On November 15, 2016, the Central District of California issued a ruling (subscription required) in CFPB v. Prime Marketing Holdings, LLC dismissing without prejudice four out of five claims on grounds that plaintiff CFPB had not satisfied the heightened pleading standard of Federal Rule of Civil Procedure 9(b). The court held that the stringent Rule 9(b) standard—which generally applies to claims of fraud—also applied to the CFPB’s claims of unfair, deceptive or abusive acts or practices (UDAAP) because, taken as a whole, the CFPB’s allegations constituted a “unified course of fraudulent conduct,” even though the complaint had not explicitly alleged that defendant Prime Marketing had engaged in fraud.
In order to survive a motion to dismiss, a complaint must satisfy one of two different pleading standards set out by the Federal Rules of Civil Procedure. The less-stringent Rule 8(a)—which applies to the majority of civil claims—requires the plaintiff to allege facts which, if accepted as true, would state a claim that is plausible on its face. The Rule 9(b) standard is more demanding, but applies only where the complaint alleges “circumstances constituting fraud.” To satisfy Rule 9(b), the plaintiff must allege specific details about the alleged fraudulent conduct, such as when and where the conduct occurred, and the specific content of any alleged false representations. In some circumstances, the difference in the pleading standard can determine whether a complaint survives a motion to dismiss, though courts typically allow plaintiffs at least one chance to file an amended complaint to correct such deficiencies.
In Prime Marketing, the CFPB challenged the practices of Prime Marketing, a credit repair service that offered to remove negative items from consumers’ credit reports in exchange for recurring fees. The CFPB alleged that Prime Marketing exaggerated the potential results that its credit repair services could achieve (e.g., what types of credit reporting items it could demand that the credit bureaus delete), that it misled consumers about the fees it would charge before it could produce a credit report showing the promised results, and that it misrepresented the terms of its money-back guarantee. As a result, the CFPB claimed, Prime Marketing’s actions were unfair and deceptive under provisions of the Consumer Financial Protection Act (CFPA) and violated several sections of the Telemarketing Sales Rule (TSR).
The court determined that Ninth Circuit precedent holds that the Rule 9(b) pleading standard applies to claims to the extent that the allegations, taken together, constitute “a unified course of fraudulent conduct” which “sound[s] in fraud.” The CFPB had argued that the Ninth Circuit had not previously applied the heightened Rule 9(b) standard to CFPA claims. But the district court found one instance where the Ninth Circuit had applied Rule 9(b) to a claim brought under the Federal Trade Commission Act that also involved unfair or deceptive acts or practices. Turning to the Prime Marketing complaint, the court found that Rule 9(b) applied to the CFPB’s claims because, taking all of the allegations together, the complaint alleged that Prime Marketing “participated in a unified course of fraudulent conduct, multiple portions of which violated the TSR.” Applying Rule 9(b), the court dismissed the complaint without prejudice because the allegations did not include any specific examples of the complained-of conduct.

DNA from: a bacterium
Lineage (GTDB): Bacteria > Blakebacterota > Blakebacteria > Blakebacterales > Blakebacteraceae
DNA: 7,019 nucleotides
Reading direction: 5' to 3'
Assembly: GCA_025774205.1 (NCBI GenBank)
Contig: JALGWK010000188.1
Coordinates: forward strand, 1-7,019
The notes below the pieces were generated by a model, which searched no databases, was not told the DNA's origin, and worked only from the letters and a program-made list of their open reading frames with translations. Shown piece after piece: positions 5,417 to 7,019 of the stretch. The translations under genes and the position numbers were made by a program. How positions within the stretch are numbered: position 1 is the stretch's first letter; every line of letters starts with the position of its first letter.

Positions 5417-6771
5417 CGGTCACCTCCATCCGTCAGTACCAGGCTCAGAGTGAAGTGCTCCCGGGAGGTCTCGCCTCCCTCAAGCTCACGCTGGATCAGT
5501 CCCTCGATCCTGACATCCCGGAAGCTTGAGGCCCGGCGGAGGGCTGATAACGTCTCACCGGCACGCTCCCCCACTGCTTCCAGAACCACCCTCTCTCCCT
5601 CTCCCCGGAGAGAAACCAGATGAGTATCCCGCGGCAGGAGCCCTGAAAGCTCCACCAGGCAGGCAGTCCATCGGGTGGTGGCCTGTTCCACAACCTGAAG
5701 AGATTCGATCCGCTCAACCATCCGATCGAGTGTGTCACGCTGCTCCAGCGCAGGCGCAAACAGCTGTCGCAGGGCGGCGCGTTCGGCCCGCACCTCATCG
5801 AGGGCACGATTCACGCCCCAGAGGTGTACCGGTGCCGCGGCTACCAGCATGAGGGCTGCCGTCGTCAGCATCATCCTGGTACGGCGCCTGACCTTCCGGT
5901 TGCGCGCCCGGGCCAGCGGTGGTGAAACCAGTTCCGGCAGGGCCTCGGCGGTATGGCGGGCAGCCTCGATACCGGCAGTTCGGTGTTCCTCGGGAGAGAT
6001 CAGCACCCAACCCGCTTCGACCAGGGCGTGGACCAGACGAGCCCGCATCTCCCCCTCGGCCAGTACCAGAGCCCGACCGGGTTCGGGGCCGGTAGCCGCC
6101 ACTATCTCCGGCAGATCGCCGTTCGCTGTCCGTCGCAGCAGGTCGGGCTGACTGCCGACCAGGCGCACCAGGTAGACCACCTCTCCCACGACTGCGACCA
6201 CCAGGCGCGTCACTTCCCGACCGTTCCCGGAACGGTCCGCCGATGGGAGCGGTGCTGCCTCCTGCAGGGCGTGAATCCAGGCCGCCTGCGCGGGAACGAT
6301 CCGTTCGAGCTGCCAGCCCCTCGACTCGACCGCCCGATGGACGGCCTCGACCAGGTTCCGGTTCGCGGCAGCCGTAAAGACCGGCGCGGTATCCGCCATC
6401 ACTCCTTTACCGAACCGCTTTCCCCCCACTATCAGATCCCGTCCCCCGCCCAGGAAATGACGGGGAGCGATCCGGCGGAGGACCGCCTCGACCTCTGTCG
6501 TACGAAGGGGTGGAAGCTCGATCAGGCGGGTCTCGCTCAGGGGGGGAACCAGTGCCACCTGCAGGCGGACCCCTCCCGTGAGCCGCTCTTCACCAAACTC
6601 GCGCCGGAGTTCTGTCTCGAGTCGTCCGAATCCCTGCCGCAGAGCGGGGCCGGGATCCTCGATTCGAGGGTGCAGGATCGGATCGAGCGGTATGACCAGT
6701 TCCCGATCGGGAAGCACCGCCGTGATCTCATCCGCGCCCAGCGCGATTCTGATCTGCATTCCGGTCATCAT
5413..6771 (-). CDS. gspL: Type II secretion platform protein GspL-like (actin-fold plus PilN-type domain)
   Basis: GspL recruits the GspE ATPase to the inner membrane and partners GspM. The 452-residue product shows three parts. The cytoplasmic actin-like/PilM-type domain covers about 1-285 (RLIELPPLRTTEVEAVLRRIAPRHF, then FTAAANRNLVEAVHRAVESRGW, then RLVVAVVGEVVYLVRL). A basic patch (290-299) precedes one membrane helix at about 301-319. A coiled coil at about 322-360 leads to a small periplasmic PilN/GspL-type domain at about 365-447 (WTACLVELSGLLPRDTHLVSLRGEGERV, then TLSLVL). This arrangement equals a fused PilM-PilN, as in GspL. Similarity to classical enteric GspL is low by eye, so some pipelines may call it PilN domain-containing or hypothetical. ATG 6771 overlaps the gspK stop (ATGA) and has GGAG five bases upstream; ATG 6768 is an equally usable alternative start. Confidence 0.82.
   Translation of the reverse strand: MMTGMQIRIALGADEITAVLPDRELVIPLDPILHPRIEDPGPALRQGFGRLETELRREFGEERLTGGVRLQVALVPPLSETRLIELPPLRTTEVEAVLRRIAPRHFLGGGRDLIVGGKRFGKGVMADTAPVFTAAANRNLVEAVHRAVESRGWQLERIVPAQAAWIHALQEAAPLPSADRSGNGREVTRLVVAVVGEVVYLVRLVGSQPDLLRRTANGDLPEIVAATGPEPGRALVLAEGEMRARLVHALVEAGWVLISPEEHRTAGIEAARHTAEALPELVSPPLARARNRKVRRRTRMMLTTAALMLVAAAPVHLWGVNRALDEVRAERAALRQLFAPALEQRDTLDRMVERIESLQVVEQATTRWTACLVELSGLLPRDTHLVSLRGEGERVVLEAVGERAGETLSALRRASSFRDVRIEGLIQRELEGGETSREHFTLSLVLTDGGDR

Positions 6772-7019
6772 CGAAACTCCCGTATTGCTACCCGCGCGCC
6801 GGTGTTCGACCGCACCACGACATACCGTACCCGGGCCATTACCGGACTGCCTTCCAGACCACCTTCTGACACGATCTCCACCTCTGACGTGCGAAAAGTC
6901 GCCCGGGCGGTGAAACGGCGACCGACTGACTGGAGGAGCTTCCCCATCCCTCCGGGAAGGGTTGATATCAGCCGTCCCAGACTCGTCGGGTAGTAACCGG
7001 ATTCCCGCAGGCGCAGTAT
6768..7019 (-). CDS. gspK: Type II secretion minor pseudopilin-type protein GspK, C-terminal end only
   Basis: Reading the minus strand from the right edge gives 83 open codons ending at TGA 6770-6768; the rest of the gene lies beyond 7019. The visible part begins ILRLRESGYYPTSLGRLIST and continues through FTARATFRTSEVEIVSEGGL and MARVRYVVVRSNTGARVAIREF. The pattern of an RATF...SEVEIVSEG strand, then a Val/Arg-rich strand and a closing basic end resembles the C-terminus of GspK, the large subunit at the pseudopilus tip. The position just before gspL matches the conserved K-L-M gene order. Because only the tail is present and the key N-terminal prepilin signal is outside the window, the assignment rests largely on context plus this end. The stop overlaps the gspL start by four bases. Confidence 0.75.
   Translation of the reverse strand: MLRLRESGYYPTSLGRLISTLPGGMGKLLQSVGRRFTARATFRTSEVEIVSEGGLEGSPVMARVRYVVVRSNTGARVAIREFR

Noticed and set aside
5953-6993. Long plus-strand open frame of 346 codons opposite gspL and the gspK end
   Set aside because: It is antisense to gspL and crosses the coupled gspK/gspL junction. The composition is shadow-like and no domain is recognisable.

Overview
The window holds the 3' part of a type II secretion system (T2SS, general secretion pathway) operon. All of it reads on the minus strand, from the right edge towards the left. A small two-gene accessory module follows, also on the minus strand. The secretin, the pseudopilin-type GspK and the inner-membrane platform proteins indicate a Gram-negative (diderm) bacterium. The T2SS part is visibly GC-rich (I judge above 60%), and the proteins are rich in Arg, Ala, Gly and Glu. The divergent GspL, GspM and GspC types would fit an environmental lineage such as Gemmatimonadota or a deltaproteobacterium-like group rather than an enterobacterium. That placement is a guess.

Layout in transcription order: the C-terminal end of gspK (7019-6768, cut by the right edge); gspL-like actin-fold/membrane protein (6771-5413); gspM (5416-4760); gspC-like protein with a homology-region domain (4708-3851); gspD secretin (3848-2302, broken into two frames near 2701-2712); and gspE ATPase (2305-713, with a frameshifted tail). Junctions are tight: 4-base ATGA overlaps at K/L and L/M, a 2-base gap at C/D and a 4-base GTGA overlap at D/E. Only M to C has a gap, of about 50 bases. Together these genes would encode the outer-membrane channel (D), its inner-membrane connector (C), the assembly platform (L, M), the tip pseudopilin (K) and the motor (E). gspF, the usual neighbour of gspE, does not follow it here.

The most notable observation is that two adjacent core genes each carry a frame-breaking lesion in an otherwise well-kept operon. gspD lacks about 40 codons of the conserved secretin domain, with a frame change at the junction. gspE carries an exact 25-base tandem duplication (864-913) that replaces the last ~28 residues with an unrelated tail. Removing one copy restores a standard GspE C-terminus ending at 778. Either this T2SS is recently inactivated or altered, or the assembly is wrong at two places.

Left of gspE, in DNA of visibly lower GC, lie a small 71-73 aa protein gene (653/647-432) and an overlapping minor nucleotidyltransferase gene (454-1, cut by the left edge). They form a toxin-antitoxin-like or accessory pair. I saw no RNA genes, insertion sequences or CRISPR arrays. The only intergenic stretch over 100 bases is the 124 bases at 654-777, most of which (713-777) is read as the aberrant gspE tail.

The Prime Marketing decision is potentially broad in scope, opening the door for litigants to argue that Rule 9(b)’s heightened pleading standard applies every time the CFPB alleges a UDAAP claim. At the very least, the opinion suggests that Rule 9(b) may now apply to UDAAP claims in the Central District of California, because the CFPB opted to amend its complaint without appealing the decision. But even if the Prime Marketing case does set a new pleading standard for UDAAP claims more broadly, it is unlikely that such a standard would pose an insurmountable obstacle to the CFPB. The CFPB has the advantage of being able to aggregate consumer complaints against large consumer financial services companies, which the agency can cite in order to meet the Rule 9(b) standard. And that is exactly what the CFPB appears to have done in the Prime Marketing case, having filed its amended complaint (subscription required)—which is two-and-a-half times the length of the original complaint, and is full of additional details from consumer complaints—on November 28, 2016.
LenderLaw Watch will continue to monitor this issue and, to the extent that this ruling represents the start of a new trend, will bring you updates as they arise.